Blog Action Day 2009: Focus on the areas of disagreement

I’ve been seeing suggestions that the way to address climate change is to tackle areas of agreement first. Large numbers of Americans agree that solar and wind are the solution? Congress should finance solar and wind because we can agree on them even if solar in particular is not an important solution (yet).

My take is different—focusing on the hard issues is more likely to get us to meaningful mitigation. First, we need to solve the hard issues anyway. And Americans are going to continue to see climate change at the bottom of the environmental list if we don’t see more people clearly moving out of their comfort zone to solutions that are important.

Here’s my list of the hard issues:

• Easiest in this category are technology choices such as nuclear power, carbon capture and storage, and so on for those with strong feelings about particular technology choices.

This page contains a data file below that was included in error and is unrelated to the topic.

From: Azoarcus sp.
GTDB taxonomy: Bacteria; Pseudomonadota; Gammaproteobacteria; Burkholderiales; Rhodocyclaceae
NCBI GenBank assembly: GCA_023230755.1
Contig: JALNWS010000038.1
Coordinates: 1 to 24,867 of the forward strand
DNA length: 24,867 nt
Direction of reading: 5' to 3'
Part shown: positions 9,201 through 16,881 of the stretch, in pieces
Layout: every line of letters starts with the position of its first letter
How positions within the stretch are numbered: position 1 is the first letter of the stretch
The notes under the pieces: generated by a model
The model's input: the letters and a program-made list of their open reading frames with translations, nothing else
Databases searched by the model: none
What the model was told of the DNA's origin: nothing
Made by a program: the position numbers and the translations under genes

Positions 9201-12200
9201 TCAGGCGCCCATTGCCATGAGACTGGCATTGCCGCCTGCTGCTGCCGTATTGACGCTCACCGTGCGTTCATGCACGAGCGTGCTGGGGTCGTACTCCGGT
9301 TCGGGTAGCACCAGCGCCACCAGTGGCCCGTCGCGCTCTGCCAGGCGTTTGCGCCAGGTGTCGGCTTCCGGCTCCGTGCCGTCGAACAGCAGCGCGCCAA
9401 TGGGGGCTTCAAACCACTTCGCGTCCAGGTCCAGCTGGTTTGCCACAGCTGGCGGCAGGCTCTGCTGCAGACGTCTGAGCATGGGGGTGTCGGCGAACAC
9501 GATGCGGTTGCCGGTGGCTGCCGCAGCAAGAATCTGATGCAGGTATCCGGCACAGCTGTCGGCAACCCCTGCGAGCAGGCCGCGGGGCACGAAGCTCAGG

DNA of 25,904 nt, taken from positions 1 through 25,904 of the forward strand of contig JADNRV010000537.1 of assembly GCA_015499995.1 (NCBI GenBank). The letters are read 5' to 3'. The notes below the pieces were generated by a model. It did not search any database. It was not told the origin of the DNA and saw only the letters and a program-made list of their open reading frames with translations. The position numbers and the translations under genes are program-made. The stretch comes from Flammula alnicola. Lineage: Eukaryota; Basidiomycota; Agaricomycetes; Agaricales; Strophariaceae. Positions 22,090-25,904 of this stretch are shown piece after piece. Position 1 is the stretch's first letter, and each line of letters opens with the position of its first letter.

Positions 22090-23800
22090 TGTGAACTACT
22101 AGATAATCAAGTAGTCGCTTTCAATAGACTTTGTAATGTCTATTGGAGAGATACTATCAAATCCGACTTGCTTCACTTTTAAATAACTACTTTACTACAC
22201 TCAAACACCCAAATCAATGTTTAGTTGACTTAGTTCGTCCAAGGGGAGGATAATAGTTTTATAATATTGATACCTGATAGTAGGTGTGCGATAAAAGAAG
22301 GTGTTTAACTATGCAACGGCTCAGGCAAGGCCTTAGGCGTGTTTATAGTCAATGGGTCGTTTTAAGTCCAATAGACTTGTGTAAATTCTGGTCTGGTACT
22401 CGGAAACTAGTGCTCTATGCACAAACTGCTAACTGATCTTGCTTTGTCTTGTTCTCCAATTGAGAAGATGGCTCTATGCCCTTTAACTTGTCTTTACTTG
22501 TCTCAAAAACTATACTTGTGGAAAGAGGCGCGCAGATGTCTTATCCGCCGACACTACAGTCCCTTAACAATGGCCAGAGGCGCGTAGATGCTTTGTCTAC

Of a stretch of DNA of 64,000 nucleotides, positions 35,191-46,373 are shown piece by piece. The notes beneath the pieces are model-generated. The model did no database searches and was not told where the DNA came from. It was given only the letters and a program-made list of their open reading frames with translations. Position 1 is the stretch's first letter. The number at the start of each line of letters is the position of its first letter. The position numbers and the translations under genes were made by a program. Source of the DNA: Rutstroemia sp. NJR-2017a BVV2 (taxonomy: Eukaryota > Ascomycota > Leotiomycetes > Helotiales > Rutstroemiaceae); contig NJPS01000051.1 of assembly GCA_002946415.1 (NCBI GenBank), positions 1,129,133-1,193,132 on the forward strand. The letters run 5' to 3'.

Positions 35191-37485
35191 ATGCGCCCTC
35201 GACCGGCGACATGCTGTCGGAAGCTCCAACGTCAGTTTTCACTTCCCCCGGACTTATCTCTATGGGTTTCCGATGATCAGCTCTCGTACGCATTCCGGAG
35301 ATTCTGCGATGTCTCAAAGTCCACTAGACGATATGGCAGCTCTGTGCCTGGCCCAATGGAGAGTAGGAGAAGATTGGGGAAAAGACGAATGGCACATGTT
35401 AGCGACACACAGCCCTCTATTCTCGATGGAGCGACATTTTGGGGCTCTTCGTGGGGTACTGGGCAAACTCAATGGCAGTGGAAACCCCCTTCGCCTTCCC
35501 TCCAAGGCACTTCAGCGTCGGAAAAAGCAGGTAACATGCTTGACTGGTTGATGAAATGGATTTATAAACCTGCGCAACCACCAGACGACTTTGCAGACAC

• Harder is agreeing that climate change will cost, that we are going to pay for mitigation, and how. Economists estimate the cost at 1 – 3% of the gross domestic product per year for the next several decades (or forever) plus the cost of adaptation. This means in economists’ terms that we will lose one year of increased prosperity, and then the GDP will continue its upward trend. It also means that we in the US pay as much as $1400+ per capita per year. More if we insist on a strong solar component in our solution. Yes, mitigation is significantly cheaper than the alternative. Yes, our incomes would double in 29 years (instead of 28 years). Is this enough to madke negotiation easy?

[Example: Intergovernmental Panel on Climate Change Working Group 3 (pdf, page 80) finds a cost of less than 3% of the GDP by 2030, though for lesser reductions. The number of their studies was small.]

• Hardest is finding ways to restrict our behavior. A number of people have told me that they obey the law, but find voluntary change difficult. How can we find ways to restrict flying, driving, buying big houses in the ‘burbs, and so on?

What is your list of hard behaviors?

Do you agree that we should start with the hard behaviors first?

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